EU leaders agreed Wednesday that the automatic sharing of individuals' bank account data, a key measure to prevent tax evasion, should become law across all member states by the end of the year, European Union President Herman Van Rompuy said.
At the close of a one-day summit, final conclusions flagged by Van Rompuy at a press conference called on member states to complete adoption of regulation covering private savings aimed at ending bank secrecy.
Several leaders indicated they expected the decision to be followed, including by Luxembourg Prime Minister Jean-Claude Juncker, who had regularly blocked the move.
Van Rompuy told the summit's closing press conference that momentum had built suddenly "because of the economic crisis," and said progress on further moves aimed at accelerating cross-border cooperation in the recovery of lost tax were also ordered by December.
With technology giants Google and Apple in the spotlight over their use of favourable tax legislation in Ireland, for instance, the leaders agreed to revisit rules governing registration for "parent" and "subsidiary" companies as well as anti money-laundering measures.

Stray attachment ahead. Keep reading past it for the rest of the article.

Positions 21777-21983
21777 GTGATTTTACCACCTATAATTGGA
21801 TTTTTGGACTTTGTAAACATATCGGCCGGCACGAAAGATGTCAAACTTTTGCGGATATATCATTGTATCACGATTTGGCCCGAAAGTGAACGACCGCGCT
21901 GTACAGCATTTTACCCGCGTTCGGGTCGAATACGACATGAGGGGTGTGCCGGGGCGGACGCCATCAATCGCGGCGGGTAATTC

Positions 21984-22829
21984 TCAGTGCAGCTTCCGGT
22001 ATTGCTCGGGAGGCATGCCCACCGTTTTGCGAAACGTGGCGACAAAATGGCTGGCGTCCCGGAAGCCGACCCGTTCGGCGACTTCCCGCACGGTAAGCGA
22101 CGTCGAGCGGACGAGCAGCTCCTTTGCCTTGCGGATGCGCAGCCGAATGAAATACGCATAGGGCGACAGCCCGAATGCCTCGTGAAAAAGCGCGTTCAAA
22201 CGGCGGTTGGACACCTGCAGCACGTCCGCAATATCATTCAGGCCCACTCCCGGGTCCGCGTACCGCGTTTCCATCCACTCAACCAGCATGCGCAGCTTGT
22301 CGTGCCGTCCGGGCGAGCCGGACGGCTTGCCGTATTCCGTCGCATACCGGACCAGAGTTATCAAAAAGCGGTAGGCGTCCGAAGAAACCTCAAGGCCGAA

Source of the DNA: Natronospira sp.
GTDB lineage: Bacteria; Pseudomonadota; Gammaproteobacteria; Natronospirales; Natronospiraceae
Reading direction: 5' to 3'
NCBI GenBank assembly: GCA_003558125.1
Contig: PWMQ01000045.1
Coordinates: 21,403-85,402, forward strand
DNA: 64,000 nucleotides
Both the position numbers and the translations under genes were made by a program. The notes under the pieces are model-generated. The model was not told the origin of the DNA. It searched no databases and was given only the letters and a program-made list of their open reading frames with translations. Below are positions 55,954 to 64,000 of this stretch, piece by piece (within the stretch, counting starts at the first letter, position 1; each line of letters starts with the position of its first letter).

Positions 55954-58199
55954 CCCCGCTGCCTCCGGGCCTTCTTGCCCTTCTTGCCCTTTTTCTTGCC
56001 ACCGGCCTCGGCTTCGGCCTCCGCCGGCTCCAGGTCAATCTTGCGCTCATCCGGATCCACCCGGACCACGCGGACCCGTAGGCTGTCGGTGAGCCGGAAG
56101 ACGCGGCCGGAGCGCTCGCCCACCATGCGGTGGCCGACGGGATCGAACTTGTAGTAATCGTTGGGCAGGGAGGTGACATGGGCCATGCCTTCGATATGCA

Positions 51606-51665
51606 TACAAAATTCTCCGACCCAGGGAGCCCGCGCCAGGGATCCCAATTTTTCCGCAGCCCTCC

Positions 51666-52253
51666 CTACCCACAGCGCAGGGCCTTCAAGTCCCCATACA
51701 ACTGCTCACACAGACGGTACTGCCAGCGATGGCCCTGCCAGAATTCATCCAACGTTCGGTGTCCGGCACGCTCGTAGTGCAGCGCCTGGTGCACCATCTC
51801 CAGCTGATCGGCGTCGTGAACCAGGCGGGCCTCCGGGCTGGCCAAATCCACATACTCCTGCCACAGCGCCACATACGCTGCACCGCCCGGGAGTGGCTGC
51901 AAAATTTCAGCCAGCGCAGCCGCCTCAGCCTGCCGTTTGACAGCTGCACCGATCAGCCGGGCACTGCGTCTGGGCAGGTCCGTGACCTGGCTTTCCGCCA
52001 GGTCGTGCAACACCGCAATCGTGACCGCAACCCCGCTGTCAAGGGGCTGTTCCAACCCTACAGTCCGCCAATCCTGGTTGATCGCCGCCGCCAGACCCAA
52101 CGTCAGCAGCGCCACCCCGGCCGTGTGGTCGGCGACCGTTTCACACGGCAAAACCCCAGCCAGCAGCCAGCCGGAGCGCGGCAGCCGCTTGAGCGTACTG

Cooperation on sales tax, or VAT, is also in their sights, while the European Commission races to complete negotiations on data sharing with Switzerland, as well as Andorra, Liechtenstein, Monaco and San Marino.
Juncker said these would need to "cover as wide a range of financial products as possible," although he added that he would be satisfied with comparable, and not necessarily identical rules to those within the EU.
British Prime Minister David Cameron said the four-hour summit, which followed bilateral talks with Google executive chairman Eric Schmidt in London, "unblocked the situation in Europe."
Commission head Jose Manuel Barroso told the closing press conference that "quite frankly, I would prefer (the outcome) to be more precise."
An Oxfam official said it was "encouraging" that leaders pushing greater transparency began to focus on multinationals, but maintained that "timid" overall steps "backed the interests of an elite minority."
"They failed to agree to set up a public tax havens blacklist and to impose sanctions against tax havens and those using them," Oxfam's Catherine Olier said in a statement.